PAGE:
An advert featuring the Lord's Prayer has been banned from cinemas in case it offends people.
The Church of England said it had been left “bewildered” over the decision not to show the advert promoting Christian prayer in cinemas across the UK the week before Christmas.
The ad shows a number of people from different walks of life reciting or singing lines from the Lord’s Prayer, starting with the Archbishop of Canterbury, Justin Welby, walking through a park. His words are followed by those of a police officer, a weightlifter, a farmer, a congregation at a wedding and class of school children, among others in the minute-long piece of work.
The ad was released as part of the Church’s launch of justpray.uk, a “new website to promote the renewal of prayer in a digital age,” and was due to be screened UK-wide in Odeon, Cineworld and Vue cinemas ahead of showings of Star Wars: The Force Awakens before Christmas.
But the ad has been pulled by the Digital Cinema Media (DCM) agency, which handles advertising in cinemas for the three major UK chains.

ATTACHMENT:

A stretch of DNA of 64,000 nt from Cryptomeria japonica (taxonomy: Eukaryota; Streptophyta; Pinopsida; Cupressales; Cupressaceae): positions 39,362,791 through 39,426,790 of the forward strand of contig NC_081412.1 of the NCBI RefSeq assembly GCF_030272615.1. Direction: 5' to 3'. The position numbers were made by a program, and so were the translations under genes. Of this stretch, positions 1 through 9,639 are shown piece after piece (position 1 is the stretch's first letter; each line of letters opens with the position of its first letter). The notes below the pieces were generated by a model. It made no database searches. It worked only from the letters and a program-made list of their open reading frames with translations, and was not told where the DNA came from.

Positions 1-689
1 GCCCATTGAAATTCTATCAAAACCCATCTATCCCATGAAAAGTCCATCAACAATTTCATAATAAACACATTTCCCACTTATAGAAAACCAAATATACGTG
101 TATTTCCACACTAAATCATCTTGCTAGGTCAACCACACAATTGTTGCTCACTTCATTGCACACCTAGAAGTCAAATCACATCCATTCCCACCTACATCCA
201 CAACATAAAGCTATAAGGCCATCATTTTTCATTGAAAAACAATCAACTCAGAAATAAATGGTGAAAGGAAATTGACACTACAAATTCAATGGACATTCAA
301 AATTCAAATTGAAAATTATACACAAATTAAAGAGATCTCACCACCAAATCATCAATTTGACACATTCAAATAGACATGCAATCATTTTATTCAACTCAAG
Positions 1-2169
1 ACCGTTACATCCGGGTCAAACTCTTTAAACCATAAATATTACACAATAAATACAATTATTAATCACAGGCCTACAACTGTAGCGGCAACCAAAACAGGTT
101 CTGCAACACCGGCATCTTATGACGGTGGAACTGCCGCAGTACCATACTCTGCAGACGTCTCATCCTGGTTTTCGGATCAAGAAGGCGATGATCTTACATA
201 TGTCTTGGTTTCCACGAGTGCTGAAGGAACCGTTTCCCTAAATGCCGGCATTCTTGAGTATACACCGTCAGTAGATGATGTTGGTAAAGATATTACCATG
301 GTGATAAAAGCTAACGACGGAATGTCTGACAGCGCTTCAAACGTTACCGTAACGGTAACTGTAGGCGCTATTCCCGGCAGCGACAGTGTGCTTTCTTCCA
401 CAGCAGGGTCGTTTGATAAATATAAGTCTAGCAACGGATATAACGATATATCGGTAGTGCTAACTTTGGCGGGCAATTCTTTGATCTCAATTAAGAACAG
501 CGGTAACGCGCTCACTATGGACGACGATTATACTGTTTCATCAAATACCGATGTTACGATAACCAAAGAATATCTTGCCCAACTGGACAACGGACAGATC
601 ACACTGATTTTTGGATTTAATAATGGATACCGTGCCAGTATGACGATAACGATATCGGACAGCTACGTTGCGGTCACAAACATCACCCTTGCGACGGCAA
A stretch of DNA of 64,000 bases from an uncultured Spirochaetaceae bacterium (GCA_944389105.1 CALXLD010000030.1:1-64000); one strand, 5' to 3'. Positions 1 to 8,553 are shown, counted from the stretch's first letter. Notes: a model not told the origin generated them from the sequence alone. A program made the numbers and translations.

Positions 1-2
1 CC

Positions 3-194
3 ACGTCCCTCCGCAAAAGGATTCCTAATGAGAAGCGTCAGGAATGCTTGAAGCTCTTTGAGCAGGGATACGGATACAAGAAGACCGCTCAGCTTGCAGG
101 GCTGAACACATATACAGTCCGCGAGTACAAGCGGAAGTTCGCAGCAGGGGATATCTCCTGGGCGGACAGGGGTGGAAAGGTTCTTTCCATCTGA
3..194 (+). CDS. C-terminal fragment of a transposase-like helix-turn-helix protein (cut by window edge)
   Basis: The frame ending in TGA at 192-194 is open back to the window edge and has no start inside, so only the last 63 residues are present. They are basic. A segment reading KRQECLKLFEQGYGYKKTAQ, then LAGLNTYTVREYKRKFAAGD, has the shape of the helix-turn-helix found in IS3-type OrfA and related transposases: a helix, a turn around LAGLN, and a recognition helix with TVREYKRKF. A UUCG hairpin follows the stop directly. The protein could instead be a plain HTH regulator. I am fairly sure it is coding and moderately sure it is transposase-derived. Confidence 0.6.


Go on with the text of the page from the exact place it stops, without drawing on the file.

The company stated it has a policy of not showing political or religious advertising in its cinemas as ads reflecting these personal beliefs risked upsetting, or offending, audiences, despite the ad having been approved by the Cinema Advertising Association and being given a “U” certificate by the British Board of Film Classification.
DCM said that “some advertisements – unintentional or otherwise – could cause offence to those of differing political persuasions, as well as those of differing faiths and indeed of no faith,” adding that in this regard DCM treats all political or religious beliefs equally.
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Archbishop Welby told the Mail on Sunday he found it “extraordinary that cinemas rule that it is inappropriate for an advert on prayer to be shown in the week before Christmas when we celebrate the birth of Jesus Christ,” adding that the ad is “about as ‘offensive’ as a carol service of church service on Christmas Day”.
The Rev. Arun Arora, Director of Communications for the Church of England, said in a statement that the Church is “bewildered” by the decision, calling it “just plain silly” but “that fact that they have insisted upon it makes it rather chilling in terms of limiting free speech”.